Source: SANTA BARBARA NEWS-PRESS Date: 9/25/94 Title: “Environment: Why not a three-strikes law for corporations?,” Author: Gary Hart
SSU Censored Researcher: Lori Stone
SYNOPSIS: In March 1994, the Unocal Corporation quietly pled guilty to three misdemeanor counts of spilling oil, agreed to clean up the spill, and to pay $1.5 million in criminal fines.
The “misdemeanor” spill-possibly the largest oil spill in California history-was far larger than the 1969 Santa Barbara Channel oil platform blowout that spilled 4.2 million gallons of crude oil. While the full scope of the Unocal spill can’t be accurately determined, it is estimated to approach the size of the internationally infamous Exxon Valdez spill in Alaska.
Here’s how an environmental disaster of this magnitude went unnoticed and uncovered by the media:
It started back in the early 1950s when Unocal started using a light oil to dilute heavy oil at their production facilities near Guadalupe. The blend of the two oils was easier to extract and speeded the growth of a network of pipelines crisscrossing Unocal’s facilities. Over the years many of these pipelines began to leak with much of the lost oil entering the water table and an undetermined amount seeping into the ocean.
Although Unocal knew they were losing significant quantities of light oil, they ignored state laws by not reporting the spillage nor attempting to clean it up. When ocean spills were reported nearby, Unocal denied it could have originated from their facility.
For years, Unocal succeeded in warding off any discovery that there were, in fact, millions of gallons of oil in the water table slowly working their way to the ocean from all over the production field.
The full extent of the spill came to light in 1992, when a Unocal employee tipped authorities that the facility was experiencing widespread loss of light oil in its pipelines; acting on the tip, the California Department of Fish and Game obtained a search warrant for inspection of the facility and found conclusive evidence of a corporate cover-up.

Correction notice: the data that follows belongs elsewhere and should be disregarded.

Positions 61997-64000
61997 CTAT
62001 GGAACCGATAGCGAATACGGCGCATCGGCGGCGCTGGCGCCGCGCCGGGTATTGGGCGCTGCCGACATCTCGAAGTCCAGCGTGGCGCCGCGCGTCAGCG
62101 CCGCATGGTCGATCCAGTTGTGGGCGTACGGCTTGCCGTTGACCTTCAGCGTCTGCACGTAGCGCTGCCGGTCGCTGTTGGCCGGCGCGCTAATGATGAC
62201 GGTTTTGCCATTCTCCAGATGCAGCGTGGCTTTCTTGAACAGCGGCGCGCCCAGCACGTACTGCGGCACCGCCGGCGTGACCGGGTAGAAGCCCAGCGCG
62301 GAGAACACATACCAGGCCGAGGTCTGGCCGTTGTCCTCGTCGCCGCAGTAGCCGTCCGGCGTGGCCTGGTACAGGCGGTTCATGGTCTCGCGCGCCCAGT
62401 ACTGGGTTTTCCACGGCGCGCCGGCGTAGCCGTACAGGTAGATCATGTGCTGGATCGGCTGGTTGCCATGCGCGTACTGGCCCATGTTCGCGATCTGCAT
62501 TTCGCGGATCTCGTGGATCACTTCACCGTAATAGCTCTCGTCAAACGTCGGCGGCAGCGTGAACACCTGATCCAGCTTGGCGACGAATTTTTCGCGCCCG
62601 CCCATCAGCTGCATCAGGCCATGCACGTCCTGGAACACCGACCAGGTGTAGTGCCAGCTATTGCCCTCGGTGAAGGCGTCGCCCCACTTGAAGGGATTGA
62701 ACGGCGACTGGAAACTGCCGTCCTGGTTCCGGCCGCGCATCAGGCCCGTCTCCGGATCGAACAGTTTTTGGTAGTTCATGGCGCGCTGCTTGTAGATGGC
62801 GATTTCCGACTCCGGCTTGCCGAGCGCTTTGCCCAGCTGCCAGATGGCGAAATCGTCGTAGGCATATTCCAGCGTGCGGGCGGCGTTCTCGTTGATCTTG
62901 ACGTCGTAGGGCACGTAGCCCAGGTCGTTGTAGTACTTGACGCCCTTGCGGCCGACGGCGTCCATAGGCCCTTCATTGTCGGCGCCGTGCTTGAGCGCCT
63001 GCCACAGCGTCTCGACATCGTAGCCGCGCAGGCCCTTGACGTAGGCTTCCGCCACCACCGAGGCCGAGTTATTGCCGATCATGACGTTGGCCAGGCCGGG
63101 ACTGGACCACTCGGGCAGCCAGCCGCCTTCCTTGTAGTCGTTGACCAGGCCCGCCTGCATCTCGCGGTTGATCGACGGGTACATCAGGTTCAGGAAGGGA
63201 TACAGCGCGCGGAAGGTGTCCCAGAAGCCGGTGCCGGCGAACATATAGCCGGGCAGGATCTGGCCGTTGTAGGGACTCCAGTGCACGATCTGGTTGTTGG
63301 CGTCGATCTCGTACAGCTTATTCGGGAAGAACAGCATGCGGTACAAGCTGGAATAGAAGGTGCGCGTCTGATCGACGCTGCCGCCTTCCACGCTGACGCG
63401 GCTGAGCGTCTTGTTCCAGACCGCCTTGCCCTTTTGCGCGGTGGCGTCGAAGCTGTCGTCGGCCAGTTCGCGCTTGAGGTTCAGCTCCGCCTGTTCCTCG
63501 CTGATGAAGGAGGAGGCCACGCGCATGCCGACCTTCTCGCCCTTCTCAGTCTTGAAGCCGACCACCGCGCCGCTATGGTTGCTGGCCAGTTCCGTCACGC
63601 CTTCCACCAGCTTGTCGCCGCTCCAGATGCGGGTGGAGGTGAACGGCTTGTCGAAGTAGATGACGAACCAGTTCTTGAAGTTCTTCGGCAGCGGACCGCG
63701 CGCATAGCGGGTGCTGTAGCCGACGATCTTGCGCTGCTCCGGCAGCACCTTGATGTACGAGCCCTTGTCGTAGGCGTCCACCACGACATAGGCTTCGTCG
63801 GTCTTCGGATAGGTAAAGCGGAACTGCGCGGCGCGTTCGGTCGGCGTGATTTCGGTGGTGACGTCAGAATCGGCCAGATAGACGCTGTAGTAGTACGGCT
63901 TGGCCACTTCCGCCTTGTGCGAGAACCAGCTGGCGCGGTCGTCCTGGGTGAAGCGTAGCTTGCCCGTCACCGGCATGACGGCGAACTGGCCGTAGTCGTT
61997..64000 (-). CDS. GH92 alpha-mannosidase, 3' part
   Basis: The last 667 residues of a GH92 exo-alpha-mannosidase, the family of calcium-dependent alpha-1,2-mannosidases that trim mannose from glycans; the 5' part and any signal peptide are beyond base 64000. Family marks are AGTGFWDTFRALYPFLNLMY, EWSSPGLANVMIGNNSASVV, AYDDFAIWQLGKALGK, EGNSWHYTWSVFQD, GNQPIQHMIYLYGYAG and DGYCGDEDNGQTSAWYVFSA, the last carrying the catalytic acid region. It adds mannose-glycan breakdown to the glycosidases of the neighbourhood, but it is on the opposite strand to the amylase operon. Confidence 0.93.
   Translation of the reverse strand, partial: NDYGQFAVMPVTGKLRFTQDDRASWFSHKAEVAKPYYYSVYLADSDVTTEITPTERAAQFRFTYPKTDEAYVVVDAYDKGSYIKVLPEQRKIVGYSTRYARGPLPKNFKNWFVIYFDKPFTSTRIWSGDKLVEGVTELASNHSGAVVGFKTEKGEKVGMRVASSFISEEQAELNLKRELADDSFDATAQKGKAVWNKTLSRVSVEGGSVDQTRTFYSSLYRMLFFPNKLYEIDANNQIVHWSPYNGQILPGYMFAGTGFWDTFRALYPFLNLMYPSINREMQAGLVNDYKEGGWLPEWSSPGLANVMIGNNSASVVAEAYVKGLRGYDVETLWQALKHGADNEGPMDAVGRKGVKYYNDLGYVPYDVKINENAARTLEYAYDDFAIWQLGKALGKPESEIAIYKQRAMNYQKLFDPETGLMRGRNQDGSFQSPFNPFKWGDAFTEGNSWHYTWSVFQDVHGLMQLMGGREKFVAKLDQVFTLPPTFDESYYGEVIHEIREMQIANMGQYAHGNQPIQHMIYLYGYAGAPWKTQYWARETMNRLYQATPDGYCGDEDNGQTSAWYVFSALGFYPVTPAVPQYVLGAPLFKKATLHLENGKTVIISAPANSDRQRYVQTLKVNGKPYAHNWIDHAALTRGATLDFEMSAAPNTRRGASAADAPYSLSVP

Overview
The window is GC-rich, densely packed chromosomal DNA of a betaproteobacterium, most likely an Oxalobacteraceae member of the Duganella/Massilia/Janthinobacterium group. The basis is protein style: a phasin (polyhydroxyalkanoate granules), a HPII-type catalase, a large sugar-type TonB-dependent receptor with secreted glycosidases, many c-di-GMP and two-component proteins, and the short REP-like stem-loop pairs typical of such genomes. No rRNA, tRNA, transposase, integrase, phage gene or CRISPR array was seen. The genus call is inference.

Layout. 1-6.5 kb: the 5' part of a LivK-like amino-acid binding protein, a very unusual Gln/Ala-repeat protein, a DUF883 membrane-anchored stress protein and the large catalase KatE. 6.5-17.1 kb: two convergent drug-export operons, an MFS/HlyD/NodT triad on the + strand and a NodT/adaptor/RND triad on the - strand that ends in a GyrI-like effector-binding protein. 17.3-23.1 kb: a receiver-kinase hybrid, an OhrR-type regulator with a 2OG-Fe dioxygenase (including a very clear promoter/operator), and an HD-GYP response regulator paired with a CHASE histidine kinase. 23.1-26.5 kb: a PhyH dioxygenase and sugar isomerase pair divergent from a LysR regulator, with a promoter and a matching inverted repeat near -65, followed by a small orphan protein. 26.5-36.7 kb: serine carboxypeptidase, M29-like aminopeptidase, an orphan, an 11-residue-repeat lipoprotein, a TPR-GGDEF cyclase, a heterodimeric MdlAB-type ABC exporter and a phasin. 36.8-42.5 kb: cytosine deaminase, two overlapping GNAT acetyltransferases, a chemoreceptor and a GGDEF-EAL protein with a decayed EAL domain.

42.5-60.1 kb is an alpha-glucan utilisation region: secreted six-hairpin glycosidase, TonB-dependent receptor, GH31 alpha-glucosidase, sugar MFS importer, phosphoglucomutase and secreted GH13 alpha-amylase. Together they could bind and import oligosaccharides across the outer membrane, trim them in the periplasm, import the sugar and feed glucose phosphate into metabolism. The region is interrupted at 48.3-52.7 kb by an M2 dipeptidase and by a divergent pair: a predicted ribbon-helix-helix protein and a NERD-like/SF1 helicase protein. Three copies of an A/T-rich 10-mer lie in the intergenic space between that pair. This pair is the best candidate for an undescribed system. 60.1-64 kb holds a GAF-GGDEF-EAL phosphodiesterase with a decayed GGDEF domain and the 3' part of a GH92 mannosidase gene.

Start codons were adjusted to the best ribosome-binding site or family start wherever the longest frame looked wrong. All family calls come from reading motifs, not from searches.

Company records revealed the large quantities of oil lost from the pipelines and confirmed that no effective steps were taken to clean up the chronic spills. In fact, Unocal actively worked to hide the spills-when light oil would rise to the surface, the company would use heavy equipment to bulldoze over the oozing pools.
Possibly worst of all, Unocal’s conspiracy of silence over several decades achieved much of its goal. The public probably will never know exactly how much oil escaped into the ocean since the facility was never monitored by authorities because no problems were ever reported by Unocal. Further, the state’s case against Unocal was hindered from the beginning by a judge’s ruling that the statute of limitations had been exceeded with regard to much of the leakage-a direct result of Unocal’s cover-up.
Incidentally, Unocal also was the company responsible for the 1969 Santa Barbara oil spill disaster.
COMMENTS: The author, Gary Hart, a California state senator who retired in December 1994, felt that the issue of Unocal’s cover-up did not receive the exposure it deserved in the mass media last year. His article appeared in the local Santa Barbara newspaper and generated some letters to the editor and at best may have generated a story or two in the larger press.
“In this era of blame the government and criminal sloganeering, i.e. `Three strikes and you’re out,”‘ Hart believes this article “focuses upon an important issue: corporate irresponsibility and accountability.” Hart says that the primary beneficiary of the limited coverage given the oil spill and the cover-up is obviously Unocal.